Squirrel: a decentralized peer-to-peer web cache
This paper presents a decentralized, peer-to-peer web cache called Squirrel. The key idea is to enable web browsers on desktop machines to share their local caches, to form an efficient and scalable web cache, without the need for dedicated hardware and the associated administrative cost. We propose and evaluate decentralized web caching algorithms for Squirrel, and discover that it exhibits performance comparable to a centralized web cache in terms of hit ratio, bandwidth usage and latency. It also achieves the benefits of decentralization, such as being scalable, self-organizing and resilient to node failures, while imposing low overhead on the participating nodes.
 On the spatial spread of the grey squirrel in Britain
We present a diffusion–competition model to describe the interaction between the externally introduced grey squirrel and the indigenous red squirrel in Britain. We estimate the model parameters from field data. Solution of the model predicts waves of grey squirrel invasion with speed of invasion typical of that observed in the field. Numerical solution of the model on a two-dimensional domain gives population distributions qualitatively similar to those observed. We suggest that competition alone could account for the observed displacement of the red squirrel by the grey in large regions of Britain. The solutions are qualitatively similar to those for a single species spreading in the absence of competition. The quantitative difference is because competition slows down the speed of advance of the invading species.
 Multiple paternity in Belding’s ground squirrel litters
Sexually receptive female Spermophilus beldingi (Rodentia: Sciuridae) usually mate with several different males. The paternity of 27 litters born in 1977 and 1978 was ascertained by combining field observations of mating with laboratory paternity exclusion analyses. Most of the litters (78 percent) were multiply sired, usually by two or three males. This may be the highest frequency of multiple paternity ever directly demonstrated in a natural population.
 Oesophageal and Gastric Morphology of the African Rope Squirrel Funisciurus anerythrus (Thomas, 1890)
Aim: The aim of this study is to evaluate the gross, histological and histochemical features of the oesophagus and stomach of the African rope squirrel (Funisciurus anerythrus) were studied.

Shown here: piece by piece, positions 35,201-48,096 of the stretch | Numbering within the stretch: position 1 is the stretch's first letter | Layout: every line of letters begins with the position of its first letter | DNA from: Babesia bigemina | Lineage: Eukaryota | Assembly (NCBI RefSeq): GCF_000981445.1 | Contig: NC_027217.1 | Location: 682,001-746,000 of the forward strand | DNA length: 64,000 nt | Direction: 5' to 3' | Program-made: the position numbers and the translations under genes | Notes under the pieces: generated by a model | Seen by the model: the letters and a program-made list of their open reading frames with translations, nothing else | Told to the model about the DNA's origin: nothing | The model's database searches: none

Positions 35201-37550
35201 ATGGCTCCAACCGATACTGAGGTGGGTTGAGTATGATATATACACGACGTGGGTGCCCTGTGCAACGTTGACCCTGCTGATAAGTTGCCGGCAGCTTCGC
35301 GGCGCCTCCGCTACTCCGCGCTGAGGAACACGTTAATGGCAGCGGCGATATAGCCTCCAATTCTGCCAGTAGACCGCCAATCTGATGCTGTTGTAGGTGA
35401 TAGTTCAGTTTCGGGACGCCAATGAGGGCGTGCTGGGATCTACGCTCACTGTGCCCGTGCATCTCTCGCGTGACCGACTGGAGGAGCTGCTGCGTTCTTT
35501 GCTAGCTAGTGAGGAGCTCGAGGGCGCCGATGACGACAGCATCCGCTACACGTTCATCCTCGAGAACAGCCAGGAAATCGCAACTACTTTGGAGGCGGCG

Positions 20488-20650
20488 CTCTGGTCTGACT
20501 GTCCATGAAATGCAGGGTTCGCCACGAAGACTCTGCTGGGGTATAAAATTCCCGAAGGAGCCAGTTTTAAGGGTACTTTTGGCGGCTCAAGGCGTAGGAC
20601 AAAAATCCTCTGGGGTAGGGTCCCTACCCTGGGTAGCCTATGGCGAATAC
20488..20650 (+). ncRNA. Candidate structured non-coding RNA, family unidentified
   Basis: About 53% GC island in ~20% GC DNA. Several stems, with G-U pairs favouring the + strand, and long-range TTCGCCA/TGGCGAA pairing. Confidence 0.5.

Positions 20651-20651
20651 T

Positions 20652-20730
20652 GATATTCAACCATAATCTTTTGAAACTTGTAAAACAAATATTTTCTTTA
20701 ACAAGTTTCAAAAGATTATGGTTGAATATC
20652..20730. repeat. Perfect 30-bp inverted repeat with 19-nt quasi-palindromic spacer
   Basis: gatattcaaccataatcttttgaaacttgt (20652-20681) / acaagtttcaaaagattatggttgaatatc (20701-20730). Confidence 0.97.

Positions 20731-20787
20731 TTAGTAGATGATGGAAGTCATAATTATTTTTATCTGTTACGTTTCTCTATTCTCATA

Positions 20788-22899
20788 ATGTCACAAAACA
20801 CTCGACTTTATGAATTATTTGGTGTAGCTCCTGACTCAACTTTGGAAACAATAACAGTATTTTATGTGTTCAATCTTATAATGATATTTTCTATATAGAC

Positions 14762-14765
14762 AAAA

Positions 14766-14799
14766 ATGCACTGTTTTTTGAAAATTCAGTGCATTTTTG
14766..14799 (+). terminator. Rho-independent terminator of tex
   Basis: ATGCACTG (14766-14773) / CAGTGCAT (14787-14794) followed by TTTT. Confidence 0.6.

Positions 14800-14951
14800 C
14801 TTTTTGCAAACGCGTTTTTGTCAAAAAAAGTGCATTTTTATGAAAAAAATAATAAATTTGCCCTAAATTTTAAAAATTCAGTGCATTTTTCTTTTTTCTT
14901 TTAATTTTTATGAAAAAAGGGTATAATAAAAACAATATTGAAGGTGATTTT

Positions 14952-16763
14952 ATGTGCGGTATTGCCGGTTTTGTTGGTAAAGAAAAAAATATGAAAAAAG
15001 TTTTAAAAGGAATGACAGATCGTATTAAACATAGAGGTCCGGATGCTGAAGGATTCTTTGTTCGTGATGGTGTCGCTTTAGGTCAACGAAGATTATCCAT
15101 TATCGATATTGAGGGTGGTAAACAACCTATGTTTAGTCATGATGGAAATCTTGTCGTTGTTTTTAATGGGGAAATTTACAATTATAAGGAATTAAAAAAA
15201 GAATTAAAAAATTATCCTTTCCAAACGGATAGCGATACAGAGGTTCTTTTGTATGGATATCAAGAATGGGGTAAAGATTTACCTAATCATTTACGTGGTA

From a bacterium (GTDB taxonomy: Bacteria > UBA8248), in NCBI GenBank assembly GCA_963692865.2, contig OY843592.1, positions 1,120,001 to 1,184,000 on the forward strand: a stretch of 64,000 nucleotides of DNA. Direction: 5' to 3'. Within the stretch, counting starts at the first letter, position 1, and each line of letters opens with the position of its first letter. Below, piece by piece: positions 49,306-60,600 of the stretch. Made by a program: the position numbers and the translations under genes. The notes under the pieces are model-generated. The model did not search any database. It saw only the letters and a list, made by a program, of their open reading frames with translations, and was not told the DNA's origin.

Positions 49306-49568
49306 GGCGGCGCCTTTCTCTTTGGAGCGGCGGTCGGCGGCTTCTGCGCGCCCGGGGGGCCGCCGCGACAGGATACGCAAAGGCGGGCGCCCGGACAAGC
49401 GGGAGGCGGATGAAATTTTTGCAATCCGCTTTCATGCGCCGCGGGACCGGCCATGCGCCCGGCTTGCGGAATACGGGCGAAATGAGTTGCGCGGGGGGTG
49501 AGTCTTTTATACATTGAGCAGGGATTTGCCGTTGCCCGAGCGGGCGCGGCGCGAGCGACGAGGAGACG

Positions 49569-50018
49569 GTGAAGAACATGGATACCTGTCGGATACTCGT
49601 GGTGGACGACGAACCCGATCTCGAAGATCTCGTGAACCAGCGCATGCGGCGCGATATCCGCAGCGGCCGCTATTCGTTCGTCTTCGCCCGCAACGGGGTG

Study Design: Experimental morphological study was carried out.
Methodology: Gross dissection, routine histological technique and histochemistry using PAS and AB stains were conducted.
Results: Grossly the oesophagus was a simple musculo-membranous short tube weighing 0.17±0.02 g and measured 8.5±0.1 cm in length and the stomach was visibly uncompartmentalized, it weighed 4.98±0.05 g and measured 4.32±0.3 cm in length. Histologically, the oesophagus showed a non-keratinized stratified squamous epithelium with longitudinal folds in the cervical part. The laminae muscularis mucosa was prominent with a thick smooth muscle layer in the thoracic part. Submucosal glands were absent. The muscularis externa were typical consisting of inner circular and outer longitudinal smooth muscle layers as in many rodents. The internal lining mucous cells were PAS- positive and AB- negative. The gastric mucosa exhibited typical gastric pits, throughout the three regions of the stomach (cardia, fundus, and pylorus) which lead to gastric glands. Well developed gastric glands were more abundant in the fundic part than in other regions and these glands showed mucoid cells lining the upper neck regions and distinct chief and parietal cells. The surface mucosal lining was PAS-positive and weakly AB –positive. The pyloric glands were weakly PAS-positive and strongly AB-negative.
Conclusions: These findings indicated similarities to most omnivorous rodent species.
 Approximate Solutions for a Couple of Reaction-diffusion Equations with Self-diffusion
In this paper, a competition model of a reaction diffusion system with self-diffusion has been studied using homotopy perturbation method, variational iteration method and Finite element method FEM (COMSOL package). The traveling wave solutions for this system are found and compared numerically.It was shown that the competition will lead at the end of the winning of one species. The effect of self diffusion is shown in the dispersing of traveling wave solution. Also, it was shown that the solution of finite element method and homotopy perturbation method are convergent to each other compared to the variation iteration method.
 Iyer, S., Rowstron, A. and Druschel, P., 2002, July. Squirrel: A decentralized peer-to-peer web cache. In Proceedings of the twenty-first annual symposium on Principles of distributed computing (pp. 213-222).
 Okubo, A., Maini, P.K., Williamson, M.H. and Murray, J.D., 1989. On the spatial spread of the grey squirrel in Britain. Proceedings of the Royal Society of London. B. Biological Sciences, 238(1291), pp.113-125.
 Hanken, J. and Sherman, P.W., 1981. Multiple paternity in Belding’s ground squirrel litters. Science, 212(4492), pp.351-353.
 Igbokwe, C.O. and Obinna, S.J., 2016. Oesophageal and gastric morphology of the African Rope Squirrel Funisciurus anerythrus (Thomas, 1890). Journal of Applied Life Sciences International, pp.1-9.
 Rasheed, S.M., Yousif, M.A. and Mahmood, B.A., 2015. Approximate Solutions for a Couple of Reaction-diffusion Equations with Self-diffusion. Journal of Advances in Mathematics and Computer Science, pp.1-11.